http://tbutton.prnewswire.com/prn/11690X45322062
 
 

SOURCE The Barrett Law Firm
    PLAQUEMINE, La., April 27 /PRNewswire/ -- For the second time in as many
 days, General Motors (NYSE:   GM) suffered another legal setback today when a
 Louisiana district court denied its motion to prevent the sale of certificate
 through a middleman as part of a class action settlement agreement involving
 5.8 million GM full size pickups.
     "Bottom line, GM doesn't want class members to redeem their certificates
 because the more people who use them, the more it will cost GM," said Don
 Barrett of The Barrett Law Firm, lead class attorney.
     Instead, in a turnaround, the court granted class counsel's motion
 requesting that GM abide by the settlement agreement and ordered GM to comply
 with court rulings which approved the transferability of certificates and the
 creation of a secondary market.
     "GM's motion is without merit and it is not going to use this court to
 frustrate the settlement," said Judge Jack Marionneaux.  Further, the judge
 said he may "enjoin GM from propagandizing the public regarding the settlement
 agreement."
     The dispute between GM and class counsel involves the issue of
 transferability of certificates and whether or not class counsel can act on
 behalf of the class members.
     Last week, GM mailed out 5.8 million letters to class members offering
 them a $1000 certificate to go toward the purchase of a new GM vehicle.
     At the same time, class counsel mailed a groundbreaking offer from
 Houston-based Certificate Redemption Group (CRG) to pay class members $100 for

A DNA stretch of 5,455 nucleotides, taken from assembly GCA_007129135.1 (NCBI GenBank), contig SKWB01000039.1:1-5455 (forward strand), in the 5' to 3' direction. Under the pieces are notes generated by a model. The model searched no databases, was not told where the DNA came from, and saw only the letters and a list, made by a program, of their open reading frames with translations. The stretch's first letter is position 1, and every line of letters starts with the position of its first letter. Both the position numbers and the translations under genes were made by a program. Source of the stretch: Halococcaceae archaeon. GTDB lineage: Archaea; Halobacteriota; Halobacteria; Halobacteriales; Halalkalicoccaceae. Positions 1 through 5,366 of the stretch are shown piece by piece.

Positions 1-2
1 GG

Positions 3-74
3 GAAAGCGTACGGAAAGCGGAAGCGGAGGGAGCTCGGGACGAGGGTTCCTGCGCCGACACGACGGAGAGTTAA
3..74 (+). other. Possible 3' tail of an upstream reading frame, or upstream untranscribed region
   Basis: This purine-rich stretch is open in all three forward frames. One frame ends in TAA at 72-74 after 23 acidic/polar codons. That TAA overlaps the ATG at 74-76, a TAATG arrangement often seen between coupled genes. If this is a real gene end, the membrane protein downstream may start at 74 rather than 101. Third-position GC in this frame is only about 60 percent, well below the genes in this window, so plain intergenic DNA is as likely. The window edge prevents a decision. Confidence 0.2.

their certificates if they are not in the market for a new car or truck.
     The unusual cash offer is endorsed by the attorneys representing the class
 members and several consumer organizations.  It was designed to create a
 secondary market for the certificates to ensure that all class members
 actually get something of value as part of the settlement.
     "This is the first attempt in an automotive class-action lawsuit of this
 size to put money in the hands of a significant number of class members," said
 James R. Dawley, chairman and CEO of CRG.  "According to press reports, GM
 forecast a redemption rate of only 1-2 percent.  That means that 98-99 percent
 of the class would get nothing -- except a worthless piece of paper if they
 didn't buy a new vehicle."
     Dawley said that with the certificate settlement, class members have a
 choice in what they do with their certificates.  He said once a certificate
 has been issued to a class member, they will now have at least three options
 to choose from: they can use the certificate to buy a new vehicle; they can
 sell the certificate to a friend; or they can transfer it to CRG.
     "General Motors is the world's largest automaker and has earned a
 reputation as being a first-class company over the last 100 years of being in
 business.
     "We hope that GM will now fully comply with the terms of the settlement
 and encourage the secondary market plan.  If GM makes the decision to allow
 this settlement to move forward now, we hope that perhaps as many as
 750,000 to perhaps 1 million class members will get cash for their
 certificates.  That means we could return anywhere from 75 million to
 100 million dollars to the class as a whole," said Dawley.
 
                     MAKE YOUR OPINION COUNT -  Click Here
                http://tbutton.prnewswire.com/prn/11690X45322062
 
 SOURCE  The Barrett Law Firm